Dear 100 Hour Board,
I am a mother of two children under 3. Everywhere I look there's something to be worried about. For example...
Are flame retardants toxic and, if so, why are they put into children's PJs?
What are the safest type of plates to eat off of?
Do I really need a toddler pillow or is a regular, adult size one just fine for my 3 year old?
Is homemade baby food truly better than store-bought jar baby food?
What are the safest cleaners to use in your home?
The list goes on. I worry about these things. Two questions...
Is there a way to worry less?
Am I choosing items that will eventually lead to cancer in me, my husband, or my kids?
-Worrier (hopefully I'm not alone in this)
Worrying about your family's well-being is definitely a good thing, but it can go too far. This is particularly true when you blame yourself for anything bad that happens to them; this is not constructive. I've never been a parent, but I do have two points I'd like to make that I hope help you to look at this situation differently.
First, everything is toxic at some level. That is, too much of anything will make you sick, no matter how harmless — or even good for you — it is at lower levels. In general, the EPA and other organizations have done a pretty good job of determining what is harmful to humans and at what level, and those substances are not allowed to be used at even 1% of the level required to cause problems for anyone. I'm not saying you should trust the System unquestioningly, but the other option is gaining enough expertise in the required fields to personally review every study for each of the compounds and products in question, which isn't really feasible. In short, trust the experts, because they usually know what they're talking about.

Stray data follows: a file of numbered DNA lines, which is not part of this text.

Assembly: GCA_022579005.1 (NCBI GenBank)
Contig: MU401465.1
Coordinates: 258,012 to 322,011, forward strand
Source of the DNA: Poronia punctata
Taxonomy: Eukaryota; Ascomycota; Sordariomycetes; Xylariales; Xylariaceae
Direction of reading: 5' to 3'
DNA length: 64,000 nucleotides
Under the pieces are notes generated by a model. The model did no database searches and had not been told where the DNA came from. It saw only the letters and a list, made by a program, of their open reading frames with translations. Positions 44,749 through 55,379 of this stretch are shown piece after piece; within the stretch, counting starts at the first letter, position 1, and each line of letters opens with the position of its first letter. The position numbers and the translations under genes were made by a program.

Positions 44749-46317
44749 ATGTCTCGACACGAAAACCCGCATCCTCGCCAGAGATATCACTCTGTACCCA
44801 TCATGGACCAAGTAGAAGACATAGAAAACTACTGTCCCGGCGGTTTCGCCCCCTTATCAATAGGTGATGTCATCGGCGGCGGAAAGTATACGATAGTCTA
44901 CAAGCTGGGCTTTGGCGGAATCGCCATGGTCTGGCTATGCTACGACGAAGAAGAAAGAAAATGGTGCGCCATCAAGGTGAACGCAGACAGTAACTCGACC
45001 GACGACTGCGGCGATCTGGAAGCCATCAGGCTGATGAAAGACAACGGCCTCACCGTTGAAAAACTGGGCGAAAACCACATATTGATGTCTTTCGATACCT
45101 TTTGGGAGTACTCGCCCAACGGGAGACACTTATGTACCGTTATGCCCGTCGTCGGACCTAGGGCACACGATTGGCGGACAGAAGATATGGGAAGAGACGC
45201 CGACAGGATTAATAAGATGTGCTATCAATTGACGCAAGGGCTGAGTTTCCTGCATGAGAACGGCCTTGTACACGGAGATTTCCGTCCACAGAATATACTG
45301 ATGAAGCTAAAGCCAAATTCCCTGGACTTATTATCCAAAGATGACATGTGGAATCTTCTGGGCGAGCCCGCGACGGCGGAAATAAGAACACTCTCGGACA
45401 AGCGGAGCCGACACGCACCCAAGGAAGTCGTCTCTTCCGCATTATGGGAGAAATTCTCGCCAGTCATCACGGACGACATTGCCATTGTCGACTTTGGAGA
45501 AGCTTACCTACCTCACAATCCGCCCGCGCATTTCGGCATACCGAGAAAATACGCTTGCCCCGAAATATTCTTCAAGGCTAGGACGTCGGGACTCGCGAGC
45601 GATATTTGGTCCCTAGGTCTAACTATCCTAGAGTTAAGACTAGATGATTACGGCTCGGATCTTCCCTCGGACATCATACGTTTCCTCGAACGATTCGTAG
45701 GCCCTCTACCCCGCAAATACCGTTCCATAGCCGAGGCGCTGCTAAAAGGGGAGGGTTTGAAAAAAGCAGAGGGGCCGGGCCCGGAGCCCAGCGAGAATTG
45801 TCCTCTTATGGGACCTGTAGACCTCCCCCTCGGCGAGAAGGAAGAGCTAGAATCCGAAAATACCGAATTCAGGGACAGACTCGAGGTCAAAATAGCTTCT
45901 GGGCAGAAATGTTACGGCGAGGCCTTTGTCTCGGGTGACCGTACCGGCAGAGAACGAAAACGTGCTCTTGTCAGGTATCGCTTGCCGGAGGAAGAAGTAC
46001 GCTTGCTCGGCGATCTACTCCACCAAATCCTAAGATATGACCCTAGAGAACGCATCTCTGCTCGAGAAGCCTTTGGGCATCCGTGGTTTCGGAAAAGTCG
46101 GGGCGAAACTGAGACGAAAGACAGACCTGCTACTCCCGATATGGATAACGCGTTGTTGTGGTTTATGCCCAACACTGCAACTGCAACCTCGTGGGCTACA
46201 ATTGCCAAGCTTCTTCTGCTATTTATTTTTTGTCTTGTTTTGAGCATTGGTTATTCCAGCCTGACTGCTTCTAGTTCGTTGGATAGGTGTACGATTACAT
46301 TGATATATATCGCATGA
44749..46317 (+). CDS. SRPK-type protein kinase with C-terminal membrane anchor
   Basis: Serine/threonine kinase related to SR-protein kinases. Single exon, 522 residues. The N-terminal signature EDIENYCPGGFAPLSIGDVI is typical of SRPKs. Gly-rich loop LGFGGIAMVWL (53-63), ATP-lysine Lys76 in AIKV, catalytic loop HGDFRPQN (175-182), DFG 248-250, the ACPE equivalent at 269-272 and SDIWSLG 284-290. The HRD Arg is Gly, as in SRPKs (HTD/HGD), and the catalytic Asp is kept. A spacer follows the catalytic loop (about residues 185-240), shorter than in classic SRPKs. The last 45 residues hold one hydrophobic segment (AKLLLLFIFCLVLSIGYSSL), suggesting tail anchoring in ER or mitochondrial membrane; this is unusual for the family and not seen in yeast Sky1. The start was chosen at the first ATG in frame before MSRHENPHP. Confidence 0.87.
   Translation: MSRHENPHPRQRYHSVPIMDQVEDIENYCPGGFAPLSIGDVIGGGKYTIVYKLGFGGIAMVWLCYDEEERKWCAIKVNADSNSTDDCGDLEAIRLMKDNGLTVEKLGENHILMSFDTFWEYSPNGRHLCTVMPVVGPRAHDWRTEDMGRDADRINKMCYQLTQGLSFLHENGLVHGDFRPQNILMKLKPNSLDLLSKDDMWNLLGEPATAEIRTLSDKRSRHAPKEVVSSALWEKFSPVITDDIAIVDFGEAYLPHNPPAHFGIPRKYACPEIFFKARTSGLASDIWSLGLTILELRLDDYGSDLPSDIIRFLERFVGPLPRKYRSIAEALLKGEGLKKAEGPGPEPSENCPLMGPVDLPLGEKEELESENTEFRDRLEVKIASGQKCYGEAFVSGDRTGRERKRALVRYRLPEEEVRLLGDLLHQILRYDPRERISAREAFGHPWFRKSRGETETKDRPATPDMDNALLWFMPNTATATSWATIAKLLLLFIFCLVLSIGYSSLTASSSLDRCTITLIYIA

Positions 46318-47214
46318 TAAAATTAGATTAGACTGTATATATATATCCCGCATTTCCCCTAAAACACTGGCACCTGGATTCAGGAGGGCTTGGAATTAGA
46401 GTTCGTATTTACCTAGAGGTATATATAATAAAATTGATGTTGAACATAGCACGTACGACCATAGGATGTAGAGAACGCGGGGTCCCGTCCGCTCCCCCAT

Second, studies have shown that up to two thirds of cancer* is caused by mutations from random DNA copying errors, and not inherited. No matter what you do, no matter how careful you are, cancer is part of being a human being — or, as I often say, life causes cancer. We like to think that we're in control, and that the things that happen to us aren't due to random chance, but that just isn't always the case. Blaming yourself for something that you don't have any control over isn't going to help anyone.
Now that I've written this, it seems kinda nihilistic and depressing, but what I really mean is this: do whatever feels right for you**, realize that everything isn't your fault, and have faith that everything will turn out right in the end, no matter what it seems like in the moment.
*This study didn't look at every type of cancer, and certain cancers (like smoking-induced lung cancer) are much more preventable than others.
**Your instincts are good enough to make personal decisions, but don't carry that into telling other people how to live their lives without some good science to back it up.